After many discussions with my high school swimming teacher (and mustering up some courage), I finally decided to take swimming class during my senior year. It wasn’t that I thought I couldn’t swim because of my disability, but rather I had the same fear the average person has of sinking and drowning!! Being the only blind student in the class, I was unsure about how exactly I would keep up with my classmates. Luckily, my swimming teacher was very accommodating, and made sure my fears didn’t become a reality! She worked one-on-one with me and physically taught me how to do each movement before letting me practice on my own.
Like our sighted counterparts, blind and visually impaired individuals swim for pleasure, recreation and competition. There are many simple adaptations that allow us to enjoy this wonderful activity!
Some people wonder how those of us who are blind or have low vision manage to swim straight and stay in the lane. There are several methods we can use, and there is no one technique that works better than others.
Visually impaired swimmers can get tactile feedback from swim ropes, or lane markers. Beth Finke has been blind since she was 26 years-old. She swims several times a week for exercise, and finds lane markers very helpful. According to her memoir, “Long Time, No See,” Beth took a swimming class after losing her sight in hopes of learning to swim straight.
To learn to do the crawl more evenly and end up going straight, my teacher gave me hands-on instruction. He stood behind me at the edge of the pool, grabbed my arms and pulled them up in the air. “Reach up as far as you can,” he instructed, “then pull back toward your belly button.”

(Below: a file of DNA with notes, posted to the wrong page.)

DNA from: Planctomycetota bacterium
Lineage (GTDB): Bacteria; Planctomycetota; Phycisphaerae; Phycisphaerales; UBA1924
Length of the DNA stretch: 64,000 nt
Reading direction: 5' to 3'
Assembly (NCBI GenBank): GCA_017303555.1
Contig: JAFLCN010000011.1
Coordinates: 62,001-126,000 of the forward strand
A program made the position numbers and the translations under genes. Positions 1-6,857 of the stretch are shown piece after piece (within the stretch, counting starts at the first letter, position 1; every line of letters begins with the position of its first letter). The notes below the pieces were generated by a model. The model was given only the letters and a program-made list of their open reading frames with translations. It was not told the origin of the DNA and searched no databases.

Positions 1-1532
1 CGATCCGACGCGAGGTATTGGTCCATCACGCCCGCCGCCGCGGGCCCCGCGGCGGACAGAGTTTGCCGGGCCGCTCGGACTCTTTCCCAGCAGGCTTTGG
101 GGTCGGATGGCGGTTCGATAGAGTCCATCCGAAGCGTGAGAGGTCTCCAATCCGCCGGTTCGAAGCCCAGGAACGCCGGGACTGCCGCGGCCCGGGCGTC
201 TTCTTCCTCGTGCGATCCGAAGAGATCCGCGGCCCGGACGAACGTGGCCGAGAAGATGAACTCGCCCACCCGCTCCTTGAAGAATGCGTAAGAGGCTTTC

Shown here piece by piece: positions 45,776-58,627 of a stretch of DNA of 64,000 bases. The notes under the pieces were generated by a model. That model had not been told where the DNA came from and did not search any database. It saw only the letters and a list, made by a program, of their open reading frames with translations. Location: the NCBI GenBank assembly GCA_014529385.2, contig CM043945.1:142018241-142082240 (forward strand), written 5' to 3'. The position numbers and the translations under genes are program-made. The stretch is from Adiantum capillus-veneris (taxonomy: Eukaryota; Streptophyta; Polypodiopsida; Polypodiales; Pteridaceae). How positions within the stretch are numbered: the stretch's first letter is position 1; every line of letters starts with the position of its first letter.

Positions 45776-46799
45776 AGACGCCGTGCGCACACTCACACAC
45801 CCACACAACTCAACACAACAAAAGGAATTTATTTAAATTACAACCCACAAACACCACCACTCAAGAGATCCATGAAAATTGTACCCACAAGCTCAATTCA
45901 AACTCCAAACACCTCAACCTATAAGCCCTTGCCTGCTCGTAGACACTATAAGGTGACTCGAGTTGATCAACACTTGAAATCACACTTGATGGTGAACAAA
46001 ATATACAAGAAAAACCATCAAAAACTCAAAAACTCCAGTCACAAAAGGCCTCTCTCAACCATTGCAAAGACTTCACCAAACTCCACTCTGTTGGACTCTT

“And concentrate!” he yelled at me once I got into the pool. I pushed off the side, concentrated, and banged right into a lane-marker. I tried again, pushed off the side, and careened from one lane-marker to the other all the way down the lane and back. I was an underwater pinball. I needed that lane all to myself.
I never did learn to swim straight. I asked my teacher if it’d be all right if I tapped each lane marker with my hand just to keep my bearings. “It’ll slow down your stroke,” he warned, as though I actually cared about being speedy or competitive. But I let him keep coaching me to improve my stroke.
As a blind swimmer, I also find lane markers helpful, especially when I’m swimming by myself. Brightly colored lane markers can be of great help to swimmers with low vision as well.
Swimmers with little or no vision and who participate in sports or competition might prefer to use “tappers.” Simply put, this is a specially trained person who warns the swimmer of when he or she is near the end of the pool or needs to make a turn. They do this by “tapping” the swimmer with a long foam poll.
Other simple techniques can make swimming enjoyable. Counting the strokes from one end of the pool to the other helps swimmers slow down when they are approaching the end of the lane. Placing a beeping device, radio or brightly colored beach towel can also let swimmers know when they are near the end of the pool.
No matter what techniques you use, the important thing is to have fun swimming! How did Beth do in her swimming class? Again from her memoir:
I got an “A” in the class. I swim three times a week now, tapping the lane marker with my right hand on every other stroke.
Like Beth, I also got an “A”! Swimming is one of my favorite recreational activities, especially during the summer!
You can find more tips and resources on swimming as a person with a visual impairment at: http://www.visionaware.org/info/everyday-living/recreation-and-leisure/sports-and-exercise/swimming-6126/1235. I also invite you to check out my friend Beth’s Safe and Sound Blog and read more about her many adventures at www.bethfinke.wordpress.com.
What other suggestions do you have for swimming as a person with vision loss? Please comment! You can also send questions related to blindness or visual impairment to firstname.lastname@example.org. Thanks for reading, and stay cool!